Referring to FIGS. 3 and 4, after initalization is completed, the Interactive Prescription Compliance Set Top Box functions in an identical manner, whether in the users' home, assisted living center or retirement community. The initialized version of FIG. 4 may use a LAN or WAN.
More particularly, a flowchart of personal information required and data storage location can be set out in chart form. A suggested chart form is as follows:
______________________________________Customer Service Center Data Processing Center______________________________________Data Processing Center data Doctor Name, address, phone numberreceived Patient Name, address, phone numberTelephone interview w/patient to Drug Name/quantity (generic)recheck data processing center info, SIG dosage & intervalsdate/time prescription received, Number of refillsinstallation of system, Set Top Box Prescription numberpin number, number of primary Date and time soldcaregiver, name, address, phone Dispenser bar code/RFID tagEmergency phone numbers Bar code or RFID tag codeservice providers pin Drug interaction/reaction checknumbers, police, fire, hospital, etc. Serial number Set Top BoxInitialized Set Top Box and Options, wireless alarm, medicaloptions monitors, pager number, wirelessSystem check phone numberSoftware updates Supplier advertisingOptions added/deleted Pharmacological data Medispan/FirstNew drug regimens DataSource of all exception reports Billing method (credit card, leaseCompliance - Insurance - Alarm - check, cash, Medicare, Medicaid)and Service ProvidersLevel service letter sent topatient - caregiver______________________________________Patient Room, Apt. or House Pharmacy Retail or Mail Order______________________________________System installed Doctor name, address, phone numberTelephone interview with customer Patient name, address, phone numberservice center - level of service date of birth, sexchecked Drug name, quantity, generic, SIGPatient - caregiver verifies all dosage and intervalsinformation Number of refillsMethod of payment Prescription numberPatient participates in system Refill numbercheck, bar code swipe- -RFID swipe Date, time soldInteractive Compliance Remainder Bar Code or RFID Tag codeSystem fully functional Drug interaction/reaction check Mail order (load medicines in optional dispenser or fill bar coded or RFID tag prescriptions) Options, wireless alarms, medical monitors, pager number, cell phone number Billing method (credit card, lease, check, cash, Medicare/Medicaid.______________________________________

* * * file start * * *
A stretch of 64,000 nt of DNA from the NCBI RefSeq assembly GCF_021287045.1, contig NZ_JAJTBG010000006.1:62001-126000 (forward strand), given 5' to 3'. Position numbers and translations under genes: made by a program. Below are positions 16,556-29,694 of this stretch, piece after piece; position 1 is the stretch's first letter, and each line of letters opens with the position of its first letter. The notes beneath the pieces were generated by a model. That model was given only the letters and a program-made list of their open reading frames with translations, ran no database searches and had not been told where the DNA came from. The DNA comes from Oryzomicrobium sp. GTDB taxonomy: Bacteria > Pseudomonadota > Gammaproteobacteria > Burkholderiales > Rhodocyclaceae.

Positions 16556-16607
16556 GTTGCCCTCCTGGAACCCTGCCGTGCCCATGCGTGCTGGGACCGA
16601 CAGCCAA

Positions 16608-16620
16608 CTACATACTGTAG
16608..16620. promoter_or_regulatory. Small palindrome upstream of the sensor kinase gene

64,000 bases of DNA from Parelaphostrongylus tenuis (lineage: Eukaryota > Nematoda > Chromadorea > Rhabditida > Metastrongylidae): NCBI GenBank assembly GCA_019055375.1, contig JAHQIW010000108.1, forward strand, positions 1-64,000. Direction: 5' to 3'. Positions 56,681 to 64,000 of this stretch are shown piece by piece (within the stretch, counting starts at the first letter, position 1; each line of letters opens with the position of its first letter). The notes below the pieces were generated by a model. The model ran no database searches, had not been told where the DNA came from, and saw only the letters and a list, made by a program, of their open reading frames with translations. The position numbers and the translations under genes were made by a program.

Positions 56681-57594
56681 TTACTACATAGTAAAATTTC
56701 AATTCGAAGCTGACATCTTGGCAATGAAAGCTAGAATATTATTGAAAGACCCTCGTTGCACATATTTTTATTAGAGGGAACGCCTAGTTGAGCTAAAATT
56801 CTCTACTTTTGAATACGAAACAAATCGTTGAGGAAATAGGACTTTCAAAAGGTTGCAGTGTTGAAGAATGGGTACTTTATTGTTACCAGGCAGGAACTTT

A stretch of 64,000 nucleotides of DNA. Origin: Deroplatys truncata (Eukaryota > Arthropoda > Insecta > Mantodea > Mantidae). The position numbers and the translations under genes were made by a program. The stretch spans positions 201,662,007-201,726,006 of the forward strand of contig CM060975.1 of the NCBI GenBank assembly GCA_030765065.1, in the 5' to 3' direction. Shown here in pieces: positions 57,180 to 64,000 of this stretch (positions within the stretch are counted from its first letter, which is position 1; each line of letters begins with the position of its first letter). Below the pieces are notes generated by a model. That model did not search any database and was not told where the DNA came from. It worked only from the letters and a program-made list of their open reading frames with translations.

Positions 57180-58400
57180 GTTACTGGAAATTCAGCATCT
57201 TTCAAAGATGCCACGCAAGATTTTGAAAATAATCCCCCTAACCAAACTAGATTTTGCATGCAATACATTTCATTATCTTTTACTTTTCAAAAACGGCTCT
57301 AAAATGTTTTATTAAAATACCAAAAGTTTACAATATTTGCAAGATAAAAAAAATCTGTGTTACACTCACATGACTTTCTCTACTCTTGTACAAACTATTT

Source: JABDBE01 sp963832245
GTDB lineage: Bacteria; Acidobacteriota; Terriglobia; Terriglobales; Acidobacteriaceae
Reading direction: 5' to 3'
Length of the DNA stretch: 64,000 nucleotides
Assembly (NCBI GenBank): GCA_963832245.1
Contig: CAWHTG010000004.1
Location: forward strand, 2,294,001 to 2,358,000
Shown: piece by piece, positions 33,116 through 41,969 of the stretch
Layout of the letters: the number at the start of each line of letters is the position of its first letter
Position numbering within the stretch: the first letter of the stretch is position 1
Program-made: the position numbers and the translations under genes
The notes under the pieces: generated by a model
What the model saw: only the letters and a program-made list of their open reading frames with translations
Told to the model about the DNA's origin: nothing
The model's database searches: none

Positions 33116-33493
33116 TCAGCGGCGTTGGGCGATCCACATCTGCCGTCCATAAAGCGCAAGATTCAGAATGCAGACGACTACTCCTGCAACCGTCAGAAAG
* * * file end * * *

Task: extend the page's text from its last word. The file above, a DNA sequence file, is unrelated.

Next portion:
Referring to FIG. 5, this is a block diagram of the information collected by the pharmacy data processing center and Customer Service Center. FIG. 5 also shows where the collected data resides in each facility. This graphically depicts how interactive and redundant the system is, thus assuring correct medication. Options such as wireless alarm, service provider PIN numbers also redundantly checked, as depicted here in FIG. 5. Any changes in drug regimen are downloaded from the Customer Service Center to the user's Interactive Prescription Compliance System. These changes are accomplished utilizing the PSTN and the user's system reprogramable memory.
Description of FIG. 5--Prescription vial bar coded or RFID tagged.
Referring to FIG. 5, the pill vial for prescription drugs is available in numerous sizes. This figure is intended to depict where the RFID tag might be affixed to the vial. In most instances the prescription or RX label is affixed to the vial body and contains the barcode if used in lieu of RFID tag. This figure as stated depicts a prescription drug vial. However, the RFID tag and prescription (RX) label with barcode could also be affixed to liquid containing bottles and squeezable toothpaste-like tubes.
Statistics for costs of long term care and age projections in Illinois are similar to the national figures. Those statistics may be summarized as follows.
Illinois Long-Term Care Facts
1997 United States Census Bureau Statistics
Long-Term care facts:
Almost half of Illinoisans aged 65 or older will eventually need long-term care. Such care could include in-home help with the activities of daily living, such as dressing or bathing, or it could include skilled medical attention given in a nursing home.
Illinois' average cost of one year of long-term care is $13,000 for in-home services and $36,500 for a nursing home, with inflation adding another 6% per year.
Projected Distribution of the Elderly Population by Age
Percent of Elderly Population
______________________________________Age Group 1985 2010 2035 2050______________________________________65 to 69 32.2 29.9 24.0 24.670 to 74 26.6 21.8 24.3 20.075 to 79 19.6 17.4 21.0 17.180 to 84 12.2 14.0 14.8 14.685 to Over 09.4 16.9 16.0 23.7______________________________________
A large multi-employer pension fund recently reported that their retirees for the first time ever, out number the active participants. This trend will continue to be seen in other pension funds in the future.
Compilation of statistics for costs of long term care and age projections in Illinois indicate the value of this system.
Using the state of Illinois facts, U.S. Census Bureau statistics and recent newspaper articles, the need for an Interactive Prescription Compliance and Life Safety Monitoring System is dramatically illustrated. The aging of Americans is accelerating at an alarming rate. Also accelerating at alarming rates are Medicare and Medicaid fraud and elderly care costs. These articles and statistics support the need for my invention.